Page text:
2012 Piraeus Pictorial

Exactly 20 years ago, I made my first visit to Piraeus. At that time, my mission was to visit the former SS AMERICA at her anchorage in nearby Eleusis. During that memorable week, I would also take a three night Greek Islands cruise on board Sun Lines’ sparkling STELLA OCEANIS as well as visit and/or photograph a luminous list of classics from the PALLAS ATHENA (ex FLANDRE) to the ACHILLE LAURO, ODYSSEUS, STELLA SOLARIS, MARGARITA L (ex WINDSOR CASTLE) and many more. I’ve lost count of how many times I would return to document scores of great old liners and cruise ships that are now faded footnotes of maritime history. Despite its challenges and industrial grittiness, I have come to love Piraeus and each time I visit, I savor seeking out its collection of ships, old and new.

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All photos by and copyright Peter Knego 2012 unless otherwise noted.

Thursday, October 11, 2012

Wheels on fire, rolling down the road…

Prior to embarking Windstar Cruises’ recently renovated sail/diesel yacht WIND STAR, I would have a couple days to recuperate from the long flights and go exploring. Upon arrival, we took the E96 bus from Athens Airport into Piraeus “central”, then rolled our luggage along the bustling waterfront up to the friendly Glaros Hotel, our home for the next two nights.

Horiatiki and me.  Photo by Rob Di Stefano.

It would be a crime to visit Greece without having at least one horiatiki (villager’s salad) and there is no better place to do that than at Drosopita, a cafe located in the heart of Zea Marina, the ancient port for the Athens region and now a picturesque yacht harbor a few blocks away from Piraeus central.

Friday, October 12, 2012

CRYSTAL SERENITY.
NOORDAM versus the cupola.

Piraeus harbor was bustling with cruise ships today. After getting an espresso and a delicious spanikopita at the cafe across from our hotel, we headed out for a walk around the harbor. Side-by-side at the main terminal were Crystal Cruises’ CRYSTAL SERENITY (2003/68,870 gross tons) and Holland America’s NOORDAM (2006/82,500 gross tons).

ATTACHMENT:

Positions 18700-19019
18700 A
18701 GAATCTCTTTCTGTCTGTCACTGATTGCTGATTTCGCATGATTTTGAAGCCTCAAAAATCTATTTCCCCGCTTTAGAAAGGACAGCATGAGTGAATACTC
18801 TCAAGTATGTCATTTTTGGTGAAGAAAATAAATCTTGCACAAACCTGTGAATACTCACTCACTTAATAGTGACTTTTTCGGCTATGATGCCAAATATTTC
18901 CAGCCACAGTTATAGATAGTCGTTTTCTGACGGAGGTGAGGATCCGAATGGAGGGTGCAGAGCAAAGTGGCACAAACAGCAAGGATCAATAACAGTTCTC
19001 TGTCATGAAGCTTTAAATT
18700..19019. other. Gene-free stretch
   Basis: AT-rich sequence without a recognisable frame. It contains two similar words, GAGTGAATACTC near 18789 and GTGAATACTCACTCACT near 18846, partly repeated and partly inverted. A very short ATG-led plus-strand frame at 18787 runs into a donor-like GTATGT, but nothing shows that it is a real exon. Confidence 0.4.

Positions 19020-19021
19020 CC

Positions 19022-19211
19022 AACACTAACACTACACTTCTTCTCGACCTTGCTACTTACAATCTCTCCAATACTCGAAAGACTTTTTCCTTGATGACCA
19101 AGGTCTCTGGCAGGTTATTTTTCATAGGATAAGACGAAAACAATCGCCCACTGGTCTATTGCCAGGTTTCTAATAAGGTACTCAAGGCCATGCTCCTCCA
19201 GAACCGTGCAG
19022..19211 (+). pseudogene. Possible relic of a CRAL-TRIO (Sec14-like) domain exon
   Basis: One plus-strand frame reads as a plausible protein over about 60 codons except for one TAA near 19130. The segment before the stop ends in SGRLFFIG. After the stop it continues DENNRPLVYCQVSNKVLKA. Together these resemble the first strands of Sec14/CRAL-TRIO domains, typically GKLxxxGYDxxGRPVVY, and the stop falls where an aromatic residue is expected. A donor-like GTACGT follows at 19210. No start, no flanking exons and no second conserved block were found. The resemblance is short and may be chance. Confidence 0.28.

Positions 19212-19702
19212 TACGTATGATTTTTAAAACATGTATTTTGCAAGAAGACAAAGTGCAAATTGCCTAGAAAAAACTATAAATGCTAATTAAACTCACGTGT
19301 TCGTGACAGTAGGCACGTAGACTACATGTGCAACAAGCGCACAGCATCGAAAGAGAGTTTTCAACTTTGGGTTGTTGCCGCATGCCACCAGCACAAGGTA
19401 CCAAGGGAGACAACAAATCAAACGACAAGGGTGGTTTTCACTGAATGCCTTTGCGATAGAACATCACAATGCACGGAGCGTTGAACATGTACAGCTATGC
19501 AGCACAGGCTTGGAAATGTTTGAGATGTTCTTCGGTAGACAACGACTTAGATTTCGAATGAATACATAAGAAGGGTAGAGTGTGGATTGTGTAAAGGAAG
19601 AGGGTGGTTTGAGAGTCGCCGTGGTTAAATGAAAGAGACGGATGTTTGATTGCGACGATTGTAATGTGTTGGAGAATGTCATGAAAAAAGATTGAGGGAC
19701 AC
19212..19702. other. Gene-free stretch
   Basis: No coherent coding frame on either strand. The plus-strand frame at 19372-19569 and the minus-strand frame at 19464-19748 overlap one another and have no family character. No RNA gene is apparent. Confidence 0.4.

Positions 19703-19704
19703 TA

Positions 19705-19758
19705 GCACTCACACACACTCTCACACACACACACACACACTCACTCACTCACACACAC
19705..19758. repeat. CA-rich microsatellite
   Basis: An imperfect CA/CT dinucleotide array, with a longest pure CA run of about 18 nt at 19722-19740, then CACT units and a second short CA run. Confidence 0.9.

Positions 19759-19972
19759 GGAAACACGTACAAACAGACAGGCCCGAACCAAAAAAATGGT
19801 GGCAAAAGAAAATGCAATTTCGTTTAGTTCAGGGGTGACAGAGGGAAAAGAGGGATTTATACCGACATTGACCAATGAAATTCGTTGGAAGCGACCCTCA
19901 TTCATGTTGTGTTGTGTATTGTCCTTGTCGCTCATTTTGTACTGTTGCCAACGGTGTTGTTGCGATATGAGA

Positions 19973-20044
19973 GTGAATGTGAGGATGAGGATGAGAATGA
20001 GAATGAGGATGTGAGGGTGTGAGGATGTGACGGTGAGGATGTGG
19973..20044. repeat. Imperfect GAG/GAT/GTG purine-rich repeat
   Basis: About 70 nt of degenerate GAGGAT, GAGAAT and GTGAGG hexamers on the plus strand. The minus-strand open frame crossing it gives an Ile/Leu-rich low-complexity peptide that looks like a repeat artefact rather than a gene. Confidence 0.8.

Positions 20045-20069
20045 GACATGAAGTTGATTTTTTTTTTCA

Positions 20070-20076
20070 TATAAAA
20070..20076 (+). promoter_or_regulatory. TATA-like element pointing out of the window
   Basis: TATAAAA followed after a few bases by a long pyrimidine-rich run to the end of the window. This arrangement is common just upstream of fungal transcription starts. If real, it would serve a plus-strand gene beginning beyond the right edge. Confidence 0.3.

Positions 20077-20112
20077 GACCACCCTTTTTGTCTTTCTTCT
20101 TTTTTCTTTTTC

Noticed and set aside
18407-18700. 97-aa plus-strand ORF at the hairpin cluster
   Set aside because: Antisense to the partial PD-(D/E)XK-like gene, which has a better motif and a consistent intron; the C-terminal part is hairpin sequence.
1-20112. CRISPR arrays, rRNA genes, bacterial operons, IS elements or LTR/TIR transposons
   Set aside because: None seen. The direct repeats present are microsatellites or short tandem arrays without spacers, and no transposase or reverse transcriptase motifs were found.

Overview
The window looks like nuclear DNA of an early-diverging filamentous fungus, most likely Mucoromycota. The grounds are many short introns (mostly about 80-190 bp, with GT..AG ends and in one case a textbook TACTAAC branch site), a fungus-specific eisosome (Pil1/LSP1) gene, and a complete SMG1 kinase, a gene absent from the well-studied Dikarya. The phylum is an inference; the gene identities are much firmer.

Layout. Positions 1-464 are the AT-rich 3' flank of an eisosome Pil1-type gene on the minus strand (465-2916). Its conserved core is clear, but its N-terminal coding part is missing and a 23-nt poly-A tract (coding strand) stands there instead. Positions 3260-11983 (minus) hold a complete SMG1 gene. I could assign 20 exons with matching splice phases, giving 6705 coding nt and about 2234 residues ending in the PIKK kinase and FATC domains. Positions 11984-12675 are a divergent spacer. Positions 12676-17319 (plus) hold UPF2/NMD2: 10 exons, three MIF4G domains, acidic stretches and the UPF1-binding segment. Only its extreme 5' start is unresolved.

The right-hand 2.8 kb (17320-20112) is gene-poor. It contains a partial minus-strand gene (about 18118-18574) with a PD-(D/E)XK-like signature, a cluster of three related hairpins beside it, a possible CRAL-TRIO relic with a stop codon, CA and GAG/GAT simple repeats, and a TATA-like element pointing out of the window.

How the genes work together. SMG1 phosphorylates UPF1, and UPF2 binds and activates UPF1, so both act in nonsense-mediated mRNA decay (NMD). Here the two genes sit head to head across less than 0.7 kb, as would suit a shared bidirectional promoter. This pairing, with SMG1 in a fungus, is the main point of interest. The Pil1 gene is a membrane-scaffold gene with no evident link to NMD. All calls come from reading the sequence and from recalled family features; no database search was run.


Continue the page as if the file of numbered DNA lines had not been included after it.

Modern Greek ruins.

We would pass several other ships that will be shown later in this report on our way to the outer waterfront via a network of steep, winding streets and stone facades.

Arrival of the VITSENTZOS KORNAROS.

While waiting for Louis Cruises LOUIS CRISTAL to sail, we sat on a bench overlooking Piraeus roads and watched several local ferries come and go, among them the arriving VINTSENTZOS KORNAROS, originally built in 1976 as the VIKING VISCOUNT for Townsend Thoresen.

LOUIS CRISTAL outbound.

At 11:30, the wedge-like LOUIS CRISTAL made her way out of Piraeus en route to Mykonos. The ship, which was built in 1992 as Effjohn’s SALLY ALBATROSS before being sold to NCL as their LEEWARD, looks better than ever in Louis’ new blue funneled livery.

MARALA in the Marina.

We then made a full circuit around the Piraeus peninsula to Zea Marina where we found the exquisite, 1931-built MARALA tied up in a row of handsome mega-yachts.

AGIOS GEORGIOS.

After another horiatiki at Drosopita, we walked back over the hill to central Piraeus and boarded the ferry to Paloukia on Salamis Island. This provided an excellent vantage of all the ships in Piraeus port, including the splendid, still active AGIOS GEORGIOS, which was built in 1972 as Sealink’s HENGIST.

L’AUSTRAL.

One of the more handsome deluxe category newbuilds, Compagnie du Ponant’s L’AUSTRAL (2010/10,944 gross tons) was dwarfed by the adjacent CRYSTAL SERENITY.

SEA CLOUD.

Our little ferry was moving along very quickly but not too fast to get a quick shot of the diminutive-but-eternally-gorgeous, 3,077-ton SEA CLOUD, which was originally built in 1931 as the private yacht HUSSAR for Marjorie Merriweather Post.

MEIN SCHIFF 2.

The panorama included MEIN SCHIFF 2 (1997/76,522 gross tons), the former MERCURY of Celebrity Cruises, which is now sailing for German-based TUI cruises and sporting a train station’s worth of graffiti on her dark blue hull..

COSTA PACIFICA.

Next in line was the 2009-built, 3,004 passenger COSTA PACIFICA, a near-sister of the recently lost COSTA CONCORDIA.